If your mother says she loves you, check it out.
That's what we were told; that's what we were taught. City News Bureau of Chicago, my first job. Gritty stuff. Police, courts, fires, "floaters" found in the Chicago River, stuff you went to. You talked to people; you got the facts.
They used to call it reporting.
There is a story now raging about a University of Virginia student who says she was gang raped by seven men in a fraternity there Sept. 28, 2012.
The woman, identified only as "Jackie," says she was taken to a room at the fraternity and thrown on the floor, breaking a glass table in the process, which cut her arm. The men then pinned her down on the broken glass, raped her in succession and left her bleeding between the legs.
She knew two of the attackers, including the guy who had lured her to the fraternity. She got out of the place, her dress now blood-spattered. She did not go to a hospital or call the police.
She called friends, who met her and, she says, talked her out of contacting authorities because of "the social price" they might all pay. In other words, they might be shunned and not get invited to any more fraternity parties.
Rolling Stone broke this story last month in a 9,000-word article, by Sabrina Rubin Erdely. It got huge attention. Campus rape is an extremely serious problem throughout the United States, and Jackie's story personalized it and made it human in horrendous detail.
But how much of it is true? Not all of it, according to stories recently published in The Washington Post, which found evidence that conflicts with Jackie's account.
At least one friend who saw Jackie after the incident disputes her account, saying he did not see any injuries to her or blood on her dress. He also says that she did not claim to have been raped but that she said she had been forced to perform oral sex. The group of friends urged her to seek help, but she wanted to return to her dorm, where the group spent the night comforting her.
Forced oral sex is a hideous crime. But under Virginia law, it is different from rape, which Virginia defines as forced "sexual intercourse," though conviction of either crime includes the possibility of incarceration for life.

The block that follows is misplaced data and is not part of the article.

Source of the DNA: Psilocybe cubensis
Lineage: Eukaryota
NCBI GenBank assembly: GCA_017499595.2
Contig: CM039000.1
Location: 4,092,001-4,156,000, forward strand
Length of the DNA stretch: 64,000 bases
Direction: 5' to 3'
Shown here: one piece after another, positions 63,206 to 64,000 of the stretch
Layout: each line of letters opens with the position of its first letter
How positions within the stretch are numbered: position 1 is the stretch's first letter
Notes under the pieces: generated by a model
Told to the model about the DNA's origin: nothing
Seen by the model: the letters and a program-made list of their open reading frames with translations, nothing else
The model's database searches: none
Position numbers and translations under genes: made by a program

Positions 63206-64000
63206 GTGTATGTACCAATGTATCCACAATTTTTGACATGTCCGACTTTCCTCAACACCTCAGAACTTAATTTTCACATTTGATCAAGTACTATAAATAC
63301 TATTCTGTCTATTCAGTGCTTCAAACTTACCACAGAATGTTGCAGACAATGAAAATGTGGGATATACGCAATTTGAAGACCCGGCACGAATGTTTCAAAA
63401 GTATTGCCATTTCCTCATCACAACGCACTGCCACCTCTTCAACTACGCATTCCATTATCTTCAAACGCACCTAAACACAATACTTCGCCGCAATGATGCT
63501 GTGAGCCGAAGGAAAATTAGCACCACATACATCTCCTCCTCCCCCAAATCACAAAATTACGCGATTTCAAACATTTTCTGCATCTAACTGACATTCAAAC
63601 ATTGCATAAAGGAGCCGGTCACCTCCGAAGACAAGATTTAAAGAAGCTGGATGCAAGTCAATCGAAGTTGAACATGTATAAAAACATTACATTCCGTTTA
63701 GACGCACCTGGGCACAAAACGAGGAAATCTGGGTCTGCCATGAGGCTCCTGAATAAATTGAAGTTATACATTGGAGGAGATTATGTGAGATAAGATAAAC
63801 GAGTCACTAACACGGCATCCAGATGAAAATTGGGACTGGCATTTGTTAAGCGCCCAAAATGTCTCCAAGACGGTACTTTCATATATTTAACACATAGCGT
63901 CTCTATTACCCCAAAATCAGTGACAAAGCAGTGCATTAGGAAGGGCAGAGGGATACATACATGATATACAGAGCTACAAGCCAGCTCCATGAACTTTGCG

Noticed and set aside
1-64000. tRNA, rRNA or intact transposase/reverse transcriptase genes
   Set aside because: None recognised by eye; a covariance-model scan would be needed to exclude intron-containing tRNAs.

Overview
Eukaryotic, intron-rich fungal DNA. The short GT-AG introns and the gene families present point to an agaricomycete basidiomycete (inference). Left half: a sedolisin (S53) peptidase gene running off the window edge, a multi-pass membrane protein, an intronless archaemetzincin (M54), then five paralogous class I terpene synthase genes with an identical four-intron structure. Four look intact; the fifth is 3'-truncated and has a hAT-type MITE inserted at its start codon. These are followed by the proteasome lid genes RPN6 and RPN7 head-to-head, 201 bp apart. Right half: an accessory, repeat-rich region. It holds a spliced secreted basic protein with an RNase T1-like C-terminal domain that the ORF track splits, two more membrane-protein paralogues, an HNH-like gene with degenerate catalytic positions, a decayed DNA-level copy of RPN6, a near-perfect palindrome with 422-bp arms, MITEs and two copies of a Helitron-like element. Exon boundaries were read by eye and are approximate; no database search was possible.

But which story is true? Or is either true? Studies have found that false accusations of rape are rare, but they do exist.
At first, Rolling Stone stood by its story. Now it has backed away.
"In the face of new information ... there now appear to be discrepancies in Jackie's account," Will Dana, the magazine's managing editor, wrote. "We have come to the conclusion that our trust in her was misplaced."
That caused another explosion.
The magazine was throwing Jackie under the bus. It was all her fault.
The outrage caused Dana to change his note to: "These mistakes are on Rolling Stone, not on Jackie."
But Dana also wrote: "Because of the sensitive nature of Jackie's story, we decided to honor her request not to contact the man who she claimed orchestrated the attack on her nor any of the men who she claimed participated in the attack for fear of retaliation against her."
Oh, brother. You don't check out both sides of a story because one side doesn't want you to? I don't know what that is called, but it sure isn't reporting.
Which brings us to another old saying told to reporters, one less publicized: You can always ruin a good story by asking too many questions.
Get both sides of a story and the story might fall apart. So why get both sides?
Later, Rolling Stone said it had tried to find the attackers but said, "We did not talk to them. We could not reach them."
But it went ahead with the story anyway.
Jackie asked Erdely "to be taken out of the article" before it appeared, according to The Washington Post.
"She said Erdely refused, and Jackie was told that the article would go forward regardless," the Post reported.
What? Your main source says she no longer wants to appear in the story, and instead of hearing alarm bells, you refuse and muscle her into it?
That's not reporting. It's something. But it's not reporting.
Rolling Stone is now investigating its story, as are the University of Virginia and the Charlottesville, Virginia, police.
The Washington Post's T. Rees Shapiro has done excellent reporting on this incident. Real gumshoe stuff, the kind of reporting Rolling Stone could have done but didn't. The Post's Paul Farhi also has done excellent analysis, raising questions and issues that Rolling Stone turned a blind eye to.
The Post talked to Jackie several times. She sticks to her basic story, though admits some details may be wrong. Erdely at first refused to talk to the Post but then later did, saying that she "corroborated every aspect of the story" that she could.
Except that Erdely didn't talk to any of the alleged attackers or find any of the discrepancies the Post found.
Jackie says she feels manipulated by Rolling Stone. And many people across the country are very worried that women who have been raped and assaulted may now be even less willing to go to authorities and press charges.
But Rolling Stone had a blockbuster and went with it. The reporters and editors didn't ask too many questions — because they had too good a story. And now that blockbuster has landed on their heads and they are trying to squirm out from under.
If your mother says she loves you, check it out. Because if you don't, somebody else will.